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Totally and completly amazing! It was a little short, yet very informative. There are some pretty tense parts in there(by tense I mean exciting)!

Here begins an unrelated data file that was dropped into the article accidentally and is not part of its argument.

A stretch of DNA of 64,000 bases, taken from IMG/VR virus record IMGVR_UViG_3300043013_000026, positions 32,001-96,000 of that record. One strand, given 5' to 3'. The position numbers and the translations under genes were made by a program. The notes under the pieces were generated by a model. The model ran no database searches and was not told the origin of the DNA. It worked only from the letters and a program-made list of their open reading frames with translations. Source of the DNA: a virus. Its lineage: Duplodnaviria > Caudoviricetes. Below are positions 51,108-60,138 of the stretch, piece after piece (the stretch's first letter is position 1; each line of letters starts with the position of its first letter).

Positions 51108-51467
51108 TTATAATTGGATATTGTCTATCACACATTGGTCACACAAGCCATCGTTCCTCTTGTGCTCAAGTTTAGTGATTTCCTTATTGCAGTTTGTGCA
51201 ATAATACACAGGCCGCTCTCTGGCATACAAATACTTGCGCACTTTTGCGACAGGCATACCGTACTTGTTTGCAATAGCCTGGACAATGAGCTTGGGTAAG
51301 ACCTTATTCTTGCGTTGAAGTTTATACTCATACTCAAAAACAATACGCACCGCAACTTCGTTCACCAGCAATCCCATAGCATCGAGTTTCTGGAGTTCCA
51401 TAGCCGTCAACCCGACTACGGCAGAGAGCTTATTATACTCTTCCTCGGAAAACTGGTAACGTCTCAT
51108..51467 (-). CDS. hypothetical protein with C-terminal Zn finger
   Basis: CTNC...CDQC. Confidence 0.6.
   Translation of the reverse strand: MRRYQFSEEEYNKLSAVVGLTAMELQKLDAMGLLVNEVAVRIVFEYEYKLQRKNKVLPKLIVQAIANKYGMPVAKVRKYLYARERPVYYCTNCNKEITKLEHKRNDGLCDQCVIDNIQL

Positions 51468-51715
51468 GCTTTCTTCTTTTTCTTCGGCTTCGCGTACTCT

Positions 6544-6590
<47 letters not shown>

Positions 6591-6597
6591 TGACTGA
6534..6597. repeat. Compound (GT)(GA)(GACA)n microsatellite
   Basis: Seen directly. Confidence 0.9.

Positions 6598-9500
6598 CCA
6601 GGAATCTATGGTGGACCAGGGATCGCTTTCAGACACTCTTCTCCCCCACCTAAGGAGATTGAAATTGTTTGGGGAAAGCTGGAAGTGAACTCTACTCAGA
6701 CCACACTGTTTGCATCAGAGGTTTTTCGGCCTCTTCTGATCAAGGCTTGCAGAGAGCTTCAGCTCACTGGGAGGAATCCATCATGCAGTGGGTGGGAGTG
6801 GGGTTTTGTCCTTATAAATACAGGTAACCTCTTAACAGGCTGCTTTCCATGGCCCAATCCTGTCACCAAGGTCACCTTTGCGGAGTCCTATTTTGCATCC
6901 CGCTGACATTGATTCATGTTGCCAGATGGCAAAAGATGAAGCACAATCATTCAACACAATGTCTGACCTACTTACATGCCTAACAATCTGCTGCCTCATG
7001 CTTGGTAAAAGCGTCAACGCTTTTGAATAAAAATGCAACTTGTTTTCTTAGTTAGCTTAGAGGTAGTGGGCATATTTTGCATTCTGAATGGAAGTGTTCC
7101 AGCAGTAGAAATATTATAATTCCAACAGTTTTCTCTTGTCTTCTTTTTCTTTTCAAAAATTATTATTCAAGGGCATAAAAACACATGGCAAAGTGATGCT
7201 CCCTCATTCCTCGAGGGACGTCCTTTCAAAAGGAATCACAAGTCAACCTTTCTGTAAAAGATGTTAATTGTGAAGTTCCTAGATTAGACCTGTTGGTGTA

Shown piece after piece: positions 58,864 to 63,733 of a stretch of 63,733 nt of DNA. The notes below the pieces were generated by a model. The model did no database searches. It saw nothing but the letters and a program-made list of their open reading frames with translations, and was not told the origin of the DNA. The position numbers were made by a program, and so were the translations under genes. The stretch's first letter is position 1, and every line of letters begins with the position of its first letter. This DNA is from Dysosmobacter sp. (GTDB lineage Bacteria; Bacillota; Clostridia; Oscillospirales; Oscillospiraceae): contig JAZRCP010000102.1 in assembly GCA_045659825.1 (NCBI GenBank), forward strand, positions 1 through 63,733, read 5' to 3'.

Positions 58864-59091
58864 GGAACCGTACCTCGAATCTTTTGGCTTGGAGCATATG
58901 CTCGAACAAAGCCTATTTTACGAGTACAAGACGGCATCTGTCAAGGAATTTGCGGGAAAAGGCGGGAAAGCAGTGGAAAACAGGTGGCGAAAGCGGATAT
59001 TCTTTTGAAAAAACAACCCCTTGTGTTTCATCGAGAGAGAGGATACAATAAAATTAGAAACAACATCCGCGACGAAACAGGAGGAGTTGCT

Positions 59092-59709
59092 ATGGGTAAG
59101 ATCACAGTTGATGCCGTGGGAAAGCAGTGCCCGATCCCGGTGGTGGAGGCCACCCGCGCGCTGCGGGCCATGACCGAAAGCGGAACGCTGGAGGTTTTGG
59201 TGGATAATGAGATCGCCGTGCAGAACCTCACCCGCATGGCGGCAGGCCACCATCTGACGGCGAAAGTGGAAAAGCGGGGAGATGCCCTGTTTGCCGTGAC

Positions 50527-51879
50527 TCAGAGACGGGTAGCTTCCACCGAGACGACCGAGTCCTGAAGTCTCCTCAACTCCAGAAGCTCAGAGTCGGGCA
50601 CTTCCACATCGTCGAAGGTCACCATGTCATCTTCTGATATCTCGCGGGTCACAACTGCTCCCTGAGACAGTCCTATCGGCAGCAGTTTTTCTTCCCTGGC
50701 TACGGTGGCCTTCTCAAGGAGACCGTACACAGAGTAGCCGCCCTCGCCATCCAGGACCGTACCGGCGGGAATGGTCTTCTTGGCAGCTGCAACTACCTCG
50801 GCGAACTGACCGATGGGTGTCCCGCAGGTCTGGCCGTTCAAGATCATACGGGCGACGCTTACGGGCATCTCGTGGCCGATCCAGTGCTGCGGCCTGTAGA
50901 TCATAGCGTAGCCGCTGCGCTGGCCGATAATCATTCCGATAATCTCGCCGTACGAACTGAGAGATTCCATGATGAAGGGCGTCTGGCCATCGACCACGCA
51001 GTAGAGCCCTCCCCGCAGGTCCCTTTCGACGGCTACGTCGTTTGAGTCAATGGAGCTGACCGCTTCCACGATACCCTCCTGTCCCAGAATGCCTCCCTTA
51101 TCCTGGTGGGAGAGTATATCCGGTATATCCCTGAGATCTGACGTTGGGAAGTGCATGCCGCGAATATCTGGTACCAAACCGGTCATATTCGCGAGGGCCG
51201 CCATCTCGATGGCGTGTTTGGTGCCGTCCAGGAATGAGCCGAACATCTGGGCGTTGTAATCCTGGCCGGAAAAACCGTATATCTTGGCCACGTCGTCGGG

Where do you go when you have important life questions and you are in middle school? Are you able to talk to your parents or do you have a special teacher or a bff? In this short but wonderful novel, Jemma, Katie, Piper, and Bet find a pink locker inside their school. When they open the locker they find a secret room with computers, a lounge, and news that they have been selected to be in the Pink Locker Society. The Pink Locker Society was started a long time ago and was around until 1976, when it was disbanded. Some of its older members decided it needed to be started up again. The girls have been tapped to restart this society and answer life questions that other girls write to them. This book was really awesome. The girls were realistic and fun to know. It had great advice about periods, bras, and boys. The great thing is that this story is linked to a website called The Pink Locker Society, which has crafts, questions, and good advice. It is run by the Kids Health Organization. There will also be another book coming out in January, so I imagine it will be turned into a series. Fun to read and a great way to get answers to questions!